The fifth-seeded Golden Eagles avenged a regular-season loss to No. 2-seeded Valor Christian (Colo.) to claim their second state title in three years. Mountain Vista had dropped a 10-4 loss to Valor on April 28 and got off to a slow start in the Class 5A final May 22, but the Golden Eagles rallied for a 10-8 win. Mountain Vista had lost to Arapahoe in last year’s final but won the 2021 championship, also against Valor Christian. MVHS was led by Ethan Pearson, who had 49 goals and 30 assists and is headed to Towson, and Riley Jenkins, a two-way midfielder who had 33 goals and 32 assists and is off to Canisius in the fall. Previous: 2

3. Valor Christian (Colo.), 17-2

The Eagles’ remarkable season ended in a disappointing 10-8 loss to Mountain Vista in the Class 5A final, after they had gotten through with just one narrow loss to Cherry Creek back in March. Valor had won 12 straight games going into the championship and its resumé included three out-of-state wins, including a notable 11-6 victory over Foothill-Santa Ana (Calif.). Baden Brown led the team with 52 goals and 41 assists, while Liam Goodwin added 38 goals and 14 assists, and the good news is they are both back next year – as will several other key contributors like faceoff specialist Harry Luong (67.3 percent), goalie Buck Cunningham (5.1 goals against average) and all of their main goal scorers. Previous: 3

4. Torrey Pines (Calif.), 17-4

The Falcons were tested by a traditionally strong schedule full of out-of-state competition, and it paid off once again for a fifth straight CIF San Diego Open title. They beat Cathedral Catholic (Calif.) in the final after avenging a regular-season loss to La Costa Canyon (Calif.) in the semifinals. Torrey Pines had notable wins over Texas state champion Highland Park and perennial power Dallas Jesuit, as well as Arapahoe (Colo.) right after a three-game losing streak that included a triple-overtime defeat against St. Ignatius Prep. All of its losses were by two goals or less. Senior Jacob Mendez (Westminster) led the scoring with 45 goals and 48 assists, while junior Blake Washburn added 46 goals and 32 assists. A stout defense was led by All-American junior goalie Andrew Cook (Hopkins), senior short-stick defensive midfielder Ben Trask, junior S.J. Dohrenwend and sophomore Joey Levenberg. Previous: 4

5. De La Salle (Calif.), 21-3

The Spartans repeated as CIF North Coast champions, beating Redwood (Calif.), 13-10, in the final May 11 after topping Vista del Lago (Calif.) in the semifinals. De La Salle had notable wins over Foothill-Santa Ana (Calif.) and Sacred Heart Prep (Calif.), and its lone on-field losses were against St. Ignatius and Mater Dei (Calif.), in overtime. Henry Benner, a junior, led the team with 72 goals and 19 assists, while senior Carson Fialho added 45 goals and 33 assists. Junior faceoff specialist Jackson Barth (63.4 percent) is set to return next year along with Benner and a number of other starters. Previous: 5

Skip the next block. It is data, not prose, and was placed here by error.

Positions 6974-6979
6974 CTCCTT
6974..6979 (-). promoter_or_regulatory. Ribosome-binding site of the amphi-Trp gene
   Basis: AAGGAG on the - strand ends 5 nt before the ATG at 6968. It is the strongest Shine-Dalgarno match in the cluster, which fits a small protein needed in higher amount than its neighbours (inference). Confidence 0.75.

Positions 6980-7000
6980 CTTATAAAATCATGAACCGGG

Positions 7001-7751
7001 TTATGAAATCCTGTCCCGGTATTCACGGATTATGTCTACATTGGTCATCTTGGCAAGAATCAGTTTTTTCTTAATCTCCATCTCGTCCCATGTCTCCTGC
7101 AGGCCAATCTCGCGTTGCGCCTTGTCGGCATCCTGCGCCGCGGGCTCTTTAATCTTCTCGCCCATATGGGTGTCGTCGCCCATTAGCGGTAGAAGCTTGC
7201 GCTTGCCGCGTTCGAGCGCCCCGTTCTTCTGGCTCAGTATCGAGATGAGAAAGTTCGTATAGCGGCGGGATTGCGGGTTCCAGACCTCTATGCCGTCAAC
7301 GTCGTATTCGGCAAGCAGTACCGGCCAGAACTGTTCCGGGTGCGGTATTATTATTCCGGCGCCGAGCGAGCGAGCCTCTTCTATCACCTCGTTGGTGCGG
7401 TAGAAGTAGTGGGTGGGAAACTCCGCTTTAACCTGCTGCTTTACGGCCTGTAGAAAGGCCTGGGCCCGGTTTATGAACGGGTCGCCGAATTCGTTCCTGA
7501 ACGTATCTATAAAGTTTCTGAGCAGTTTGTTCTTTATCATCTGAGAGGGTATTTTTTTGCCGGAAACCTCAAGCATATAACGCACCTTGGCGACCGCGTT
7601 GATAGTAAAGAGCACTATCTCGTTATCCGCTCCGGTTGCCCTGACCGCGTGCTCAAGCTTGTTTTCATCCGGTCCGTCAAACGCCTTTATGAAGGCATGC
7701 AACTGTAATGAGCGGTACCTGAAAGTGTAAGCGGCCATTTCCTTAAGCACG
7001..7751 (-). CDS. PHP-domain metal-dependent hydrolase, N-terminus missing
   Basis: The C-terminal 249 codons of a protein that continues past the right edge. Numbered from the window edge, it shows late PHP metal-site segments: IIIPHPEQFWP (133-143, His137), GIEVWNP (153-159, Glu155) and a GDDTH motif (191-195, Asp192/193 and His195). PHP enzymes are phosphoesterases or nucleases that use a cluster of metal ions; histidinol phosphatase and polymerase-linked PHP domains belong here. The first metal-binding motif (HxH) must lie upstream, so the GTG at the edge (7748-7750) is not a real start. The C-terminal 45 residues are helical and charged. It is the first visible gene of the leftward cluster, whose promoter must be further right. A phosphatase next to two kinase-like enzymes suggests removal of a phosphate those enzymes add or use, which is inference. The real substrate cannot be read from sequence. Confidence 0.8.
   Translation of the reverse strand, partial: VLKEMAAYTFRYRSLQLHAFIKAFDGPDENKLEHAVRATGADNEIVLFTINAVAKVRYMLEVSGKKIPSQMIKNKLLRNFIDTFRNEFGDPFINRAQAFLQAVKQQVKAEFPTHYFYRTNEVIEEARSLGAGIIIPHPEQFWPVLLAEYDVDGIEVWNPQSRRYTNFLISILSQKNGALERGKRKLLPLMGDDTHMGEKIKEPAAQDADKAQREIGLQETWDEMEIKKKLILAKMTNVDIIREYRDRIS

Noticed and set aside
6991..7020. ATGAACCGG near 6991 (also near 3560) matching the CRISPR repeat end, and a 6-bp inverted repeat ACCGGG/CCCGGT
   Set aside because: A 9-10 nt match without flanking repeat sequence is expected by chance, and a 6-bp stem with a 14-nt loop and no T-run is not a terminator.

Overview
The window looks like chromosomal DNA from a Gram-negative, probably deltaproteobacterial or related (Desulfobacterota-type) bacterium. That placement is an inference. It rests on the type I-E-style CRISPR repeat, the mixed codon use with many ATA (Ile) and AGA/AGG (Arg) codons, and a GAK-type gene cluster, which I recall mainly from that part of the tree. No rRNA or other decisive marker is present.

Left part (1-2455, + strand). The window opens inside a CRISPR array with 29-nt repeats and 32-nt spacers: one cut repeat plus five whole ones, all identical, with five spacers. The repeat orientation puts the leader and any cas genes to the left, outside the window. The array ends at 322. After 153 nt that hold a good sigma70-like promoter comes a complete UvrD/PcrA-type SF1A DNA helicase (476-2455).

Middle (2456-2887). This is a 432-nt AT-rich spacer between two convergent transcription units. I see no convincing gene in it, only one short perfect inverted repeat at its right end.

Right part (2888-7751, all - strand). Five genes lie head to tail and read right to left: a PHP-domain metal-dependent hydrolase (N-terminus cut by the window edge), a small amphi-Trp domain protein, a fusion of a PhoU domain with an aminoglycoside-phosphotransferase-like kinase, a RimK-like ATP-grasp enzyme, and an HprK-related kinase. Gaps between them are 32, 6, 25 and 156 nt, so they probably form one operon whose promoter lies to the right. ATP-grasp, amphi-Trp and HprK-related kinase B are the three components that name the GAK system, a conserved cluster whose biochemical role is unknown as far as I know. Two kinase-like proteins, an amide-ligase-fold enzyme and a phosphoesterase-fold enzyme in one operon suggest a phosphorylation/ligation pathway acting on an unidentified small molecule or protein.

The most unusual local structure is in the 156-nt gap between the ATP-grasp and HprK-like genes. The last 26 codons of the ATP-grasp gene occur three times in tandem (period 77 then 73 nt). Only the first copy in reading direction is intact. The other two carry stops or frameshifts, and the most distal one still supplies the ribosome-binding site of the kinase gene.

6. Foothill-Santa Ana (Calif.), 18-6

After coming up short in the CIF Southern Section final last year, the Knights completed their “unfinished business” this time. They avenged last year’s championship defeat against Corona del Mar (Calif.) in the semifinals, after also losing to CdM earlier this season, and then went on to win the title by edging Loyola-Los Angeles (Calif.), 9-8, in the final on Bode Jefferson’s winner. Foothill was paced offensively by seniors Luke Fox (69 goals, 53 assists) and Jackson Hines (61 goals, 28 assists), but the next seven leading scorers are set to return next year, along with sophomore faceoff specialist Isaiah Chavez (62.2 percent). Previous: 6

7. Loyola-Los Angeles (Calif.), 18-6

The Cubs fell short in the CIF Southern Section championship, ending a seven-game winning streak that began with a notable overtime win over Corona del Mar and included a 12-2 win over Santa Margarita Catholic (Calif.) in the semifinals. All of Loyola’s losses were by four goals or less – three of them by one goal. Loyola was led by six seniors, but with so many underclassmen set to return next year, the Cubs should be poised for another run. Previous: 7

8. Jesuit Portland (Ore.), 18-3

The Crusaders capped off a perfect season against in-state competition with a 10-4 win over West Linn (Ore.) to claim their second straight Oregon High School Lacrosse Association state title. Jesuit’s three losses were against St. Ignatius (by three) and Texas state semifinalist Westlake and runner-up The Woodlands. Nine seniors led the team, including standout Jack Duncan-Bloom, but Yale-bound junior Christian Buck is among those who will be back to help Jesuit try for a three-peat. Previous: 8

9. Regis Jesuit (Colo.), 15-3

The Raiders beat Kent Denver (Colo.) 7-4 in the quarterfinals of the CHSAA Class 5A tournament on May 17 but came up short against Valor Christian for a second time this season in the next round. Their only other loss was against Denver South (Colo.) in the opener. Regis had a notable win over Corona del Mar (Calif.) in mid-March and also had beaten fellow semifinalist Cherry Creek (Colo.) and Mountain Vista. Regis was best known for its defense, which allowed just 5.9 goals per game, but a balanced attack will lose its top three scorers with Ethan Hughes (31 goals, 9 assists), Fletcher Sullivan (30 goals, 9 assists) and Mattie Cain (22 goals, 11 assists) graduating. Previous: 9

10. Mater Dei (Calif.), 18-3

Another strong season ended early when the Monarchs fell to Foothill in the CIF Southern Section quarterfinals. The Monarchs’ other losses were to previously-ranked Legend (Colo.) and unranked Santa Margarita Catholic (Calif.), but they had previously beaten Foothill during the regular season and also had wins over CdM and De LaSalle. Mater Dei loses two of its top three scorers – Tristan Jewell (43 goals, 11 assists) and Reece Lepham (31 goals, 9 assists) – to graduation along with 13 other seniors, but the Monarchs replaced a strong group from the Class of 2022 and will hope to reload again in 2024. Previous: 10

— Laurel Pfahler